Industry declined and moved away from the area in the 1970s, and local government sought to address chronic post-war housing problems with large scale clearances and the establishment of planned housing. More recently, some decades after the end of large scale local industry, residential overspill from fashionable Chelsea, the area to the north across the Thames, has changed the character of much of Battersea. Factories have been demolished and replaced with modern apartment buildings. Some of the council owned properties have been sold off and several traditional working men's pubs have become more fashionable bistros, although much local authority housing and industrial areas still remain.
Battersea was radically altered by the coming of railways. The London and Southampton Railway Company was the first to drive a railway line from east to west through Battersea, in 1838, terminating at Nine Elms at the north west tip of the area. Over the next 22 years five other lines were built, across which all trains from Waterloo Station and Victoria Station ran. An interchange station was built in 1863 towards the north west of the area, at a junction of the railway. Taking the name of a fashionable village a mile and more away, the station was named Clapham Junction. A campaign to rename the station "Battersea Junction" fizzled out as late as the early twentieth century. During the latter decades of the nineteenth century Battersea had developed into a major town railway centre with two locomotive works at Nine Elms and Longhedge and three important motive power depots (Nine Elms, Stewarts Lane and Battersea) all situated within a relatively small area in the north of the district. The effect was precipitate: a population of 6,000 people in 1840 was increased to 168,000 by 1910; and save for the green spaces of Battersea Park, Clapham Common, Wandsworth Common and some smaller isolated pockets, all other farmland was built over, with, from north to south, industrial buildings and vast railway sheds and sidings (much of which remain), slum housing for workers, especially north of the main east–west railway, and gradually more genteel residential terraced housing further south.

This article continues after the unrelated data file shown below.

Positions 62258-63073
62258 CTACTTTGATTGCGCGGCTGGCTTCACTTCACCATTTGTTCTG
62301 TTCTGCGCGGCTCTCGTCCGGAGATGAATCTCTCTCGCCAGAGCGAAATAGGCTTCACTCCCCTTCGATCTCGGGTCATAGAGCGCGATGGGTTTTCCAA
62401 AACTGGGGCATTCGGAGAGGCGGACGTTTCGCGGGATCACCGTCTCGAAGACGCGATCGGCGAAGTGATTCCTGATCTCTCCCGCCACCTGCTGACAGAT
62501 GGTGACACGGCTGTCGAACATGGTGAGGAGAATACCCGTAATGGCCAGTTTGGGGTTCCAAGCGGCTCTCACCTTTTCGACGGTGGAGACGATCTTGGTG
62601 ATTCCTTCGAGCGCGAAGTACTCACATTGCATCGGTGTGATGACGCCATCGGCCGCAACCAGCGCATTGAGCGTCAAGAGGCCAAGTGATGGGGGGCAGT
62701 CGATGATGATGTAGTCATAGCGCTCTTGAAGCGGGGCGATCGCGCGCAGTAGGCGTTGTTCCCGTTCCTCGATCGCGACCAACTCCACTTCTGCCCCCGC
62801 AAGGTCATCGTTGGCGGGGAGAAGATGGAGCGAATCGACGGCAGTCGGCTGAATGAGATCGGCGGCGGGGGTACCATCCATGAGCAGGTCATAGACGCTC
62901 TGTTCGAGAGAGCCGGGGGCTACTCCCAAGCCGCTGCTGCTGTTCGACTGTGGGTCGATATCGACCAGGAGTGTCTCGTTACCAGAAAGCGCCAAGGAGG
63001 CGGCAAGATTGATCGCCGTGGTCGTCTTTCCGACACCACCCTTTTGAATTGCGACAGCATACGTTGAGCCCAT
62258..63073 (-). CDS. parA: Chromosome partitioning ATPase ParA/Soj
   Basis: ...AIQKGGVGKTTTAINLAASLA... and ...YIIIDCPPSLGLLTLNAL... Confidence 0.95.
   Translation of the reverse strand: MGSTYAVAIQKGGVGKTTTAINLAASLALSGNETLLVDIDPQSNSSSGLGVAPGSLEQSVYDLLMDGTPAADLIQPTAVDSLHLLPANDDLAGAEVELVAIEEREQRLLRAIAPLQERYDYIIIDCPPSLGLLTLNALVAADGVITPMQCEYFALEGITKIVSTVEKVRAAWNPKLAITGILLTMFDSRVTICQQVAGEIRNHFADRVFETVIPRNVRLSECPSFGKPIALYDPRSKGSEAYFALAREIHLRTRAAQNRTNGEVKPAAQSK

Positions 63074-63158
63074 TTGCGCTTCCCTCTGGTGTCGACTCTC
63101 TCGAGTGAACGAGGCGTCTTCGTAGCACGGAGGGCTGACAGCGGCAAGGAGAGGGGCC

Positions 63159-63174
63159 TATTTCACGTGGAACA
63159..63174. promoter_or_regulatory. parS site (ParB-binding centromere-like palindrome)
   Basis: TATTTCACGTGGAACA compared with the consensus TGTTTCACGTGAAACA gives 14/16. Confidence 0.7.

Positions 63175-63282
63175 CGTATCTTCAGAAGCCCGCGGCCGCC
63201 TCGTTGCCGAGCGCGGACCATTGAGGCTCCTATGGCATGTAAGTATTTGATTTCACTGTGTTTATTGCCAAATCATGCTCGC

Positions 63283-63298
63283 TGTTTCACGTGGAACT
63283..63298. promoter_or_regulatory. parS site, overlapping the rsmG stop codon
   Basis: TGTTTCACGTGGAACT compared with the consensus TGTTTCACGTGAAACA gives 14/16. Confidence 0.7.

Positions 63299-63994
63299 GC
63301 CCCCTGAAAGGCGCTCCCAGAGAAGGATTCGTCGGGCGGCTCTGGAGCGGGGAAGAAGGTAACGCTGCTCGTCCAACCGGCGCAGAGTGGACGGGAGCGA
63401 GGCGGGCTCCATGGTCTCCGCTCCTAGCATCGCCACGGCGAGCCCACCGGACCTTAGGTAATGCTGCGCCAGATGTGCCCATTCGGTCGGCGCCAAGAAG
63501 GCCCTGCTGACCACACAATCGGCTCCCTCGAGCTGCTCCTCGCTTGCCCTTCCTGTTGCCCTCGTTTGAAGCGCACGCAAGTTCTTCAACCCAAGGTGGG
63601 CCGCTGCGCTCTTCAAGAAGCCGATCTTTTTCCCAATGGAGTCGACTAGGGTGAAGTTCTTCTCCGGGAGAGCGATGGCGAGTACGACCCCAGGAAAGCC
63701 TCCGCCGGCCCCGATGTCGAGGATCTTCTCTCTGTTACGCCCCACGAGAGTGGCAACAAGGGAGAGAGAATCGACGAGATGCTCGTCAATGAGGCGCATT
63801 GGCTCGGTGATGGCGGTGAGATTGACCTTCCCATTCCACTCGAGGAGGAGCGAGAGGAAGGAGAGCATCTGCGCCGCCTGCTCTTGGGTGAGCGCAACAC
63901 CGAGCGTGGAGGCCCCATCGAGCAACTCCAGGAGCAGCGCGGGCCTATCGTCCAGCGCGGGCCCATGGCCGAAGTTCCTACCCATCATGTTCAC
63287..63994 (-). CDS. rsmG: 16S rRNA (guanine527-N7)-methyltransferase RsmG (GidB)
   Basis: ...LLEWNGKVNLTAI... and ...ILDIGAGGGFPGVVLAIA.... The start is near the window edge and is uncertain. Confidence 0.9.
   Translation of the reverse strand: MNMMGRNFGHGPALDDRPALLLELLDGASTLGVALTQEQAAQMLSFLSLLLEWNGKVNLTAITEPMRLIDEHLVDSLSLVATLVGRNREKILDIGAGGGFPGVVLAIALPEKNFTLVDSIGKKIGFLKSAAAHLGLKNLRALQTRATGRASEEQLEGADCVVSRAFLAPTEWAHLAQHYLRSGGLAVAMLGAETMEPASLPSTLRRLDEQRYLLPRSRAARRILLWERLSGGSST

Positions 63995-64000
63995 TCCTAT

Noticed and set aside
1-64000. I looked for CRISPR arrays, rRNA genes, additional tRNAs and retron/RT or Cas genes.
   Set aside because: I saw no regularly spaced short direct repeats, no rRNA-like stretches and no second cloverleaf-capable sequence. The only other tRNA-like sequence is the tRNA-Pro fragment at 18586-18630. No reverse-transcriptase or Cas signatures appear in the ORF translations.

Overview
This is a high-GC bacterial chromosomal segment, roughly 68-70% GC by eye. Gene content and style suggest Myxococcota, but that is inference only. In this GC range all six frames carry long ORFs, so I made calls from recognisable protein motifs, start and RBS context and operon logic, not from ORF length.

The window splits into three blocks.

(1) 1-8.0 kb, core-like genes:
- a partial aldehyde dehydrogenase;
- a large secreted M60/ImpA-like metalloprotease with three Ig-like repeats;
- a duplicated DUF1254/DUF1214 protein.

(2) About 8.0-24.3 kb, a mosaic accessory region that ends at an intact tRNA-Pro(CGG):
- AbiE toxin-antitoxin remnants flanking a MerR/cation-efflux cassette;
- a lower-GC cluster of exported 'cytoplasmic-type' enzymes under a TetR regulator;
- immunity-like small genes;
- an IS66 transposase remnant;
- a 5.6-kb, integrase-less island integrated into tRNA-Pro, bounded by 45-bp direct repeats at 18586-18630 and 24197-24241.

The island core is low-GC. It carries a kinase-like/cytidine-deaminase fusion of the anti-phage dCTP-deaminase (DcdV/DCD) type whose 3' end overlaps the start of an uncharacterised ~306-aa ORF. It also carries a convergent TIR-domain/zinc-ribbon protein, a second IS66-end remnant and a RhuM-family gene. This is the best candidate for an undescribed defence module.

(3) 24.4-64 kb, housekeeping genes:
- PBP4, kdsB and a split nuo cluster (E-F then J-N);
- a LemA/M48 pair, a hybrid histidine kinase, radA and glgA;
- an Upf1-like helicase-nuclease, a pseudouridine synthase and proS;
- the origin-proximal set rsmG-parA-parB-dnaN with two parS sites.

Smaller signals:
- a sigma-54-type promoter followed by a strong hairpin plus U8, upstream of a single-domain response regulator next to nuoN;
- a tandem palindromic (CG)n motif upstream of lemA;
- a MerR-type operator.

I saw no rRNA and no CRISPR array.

The railway station encouraged the government to site its buildings - the town hall, library, police station, court and post office in the area surrounding Clapham Junction; the Arding and Hobbs department store, diagonally opposite the station, was the largest of its type at the time of its construction in 1885; and the area was served by a vast music hall - The Grand - opposite the station and nowadays serving as a nightclub and venue for smaller bands. All this building around the station marginalised Battersea High Street (the main street of the original village) into no more than an extension of Falcon Road.
Battersea is dominated by four main housing estates. The Winstanley Estate, perhaps being the most renowned of them all, is popularly known as being the birthplace to the garage collective So Solid Crew. Winstanley is situated behind Clapham Junction railway station in the northern perimeter of Battersea. Further north towards Chelsea is the Surrey Lane Estate, and situated on Battersea Park Road is the Doddington and Rollo Estate. Going towards Vauxhall off the Wandsworth Road is the Patmore Estate which is in close proximity to the Battersea Power Station. Other estates include York Road, Somerset, Savona, Badric Court, The Peabody estate and Carey Gardens - which is arguably on Battersea's peripheral boundary in spite of its closeness to Patmore.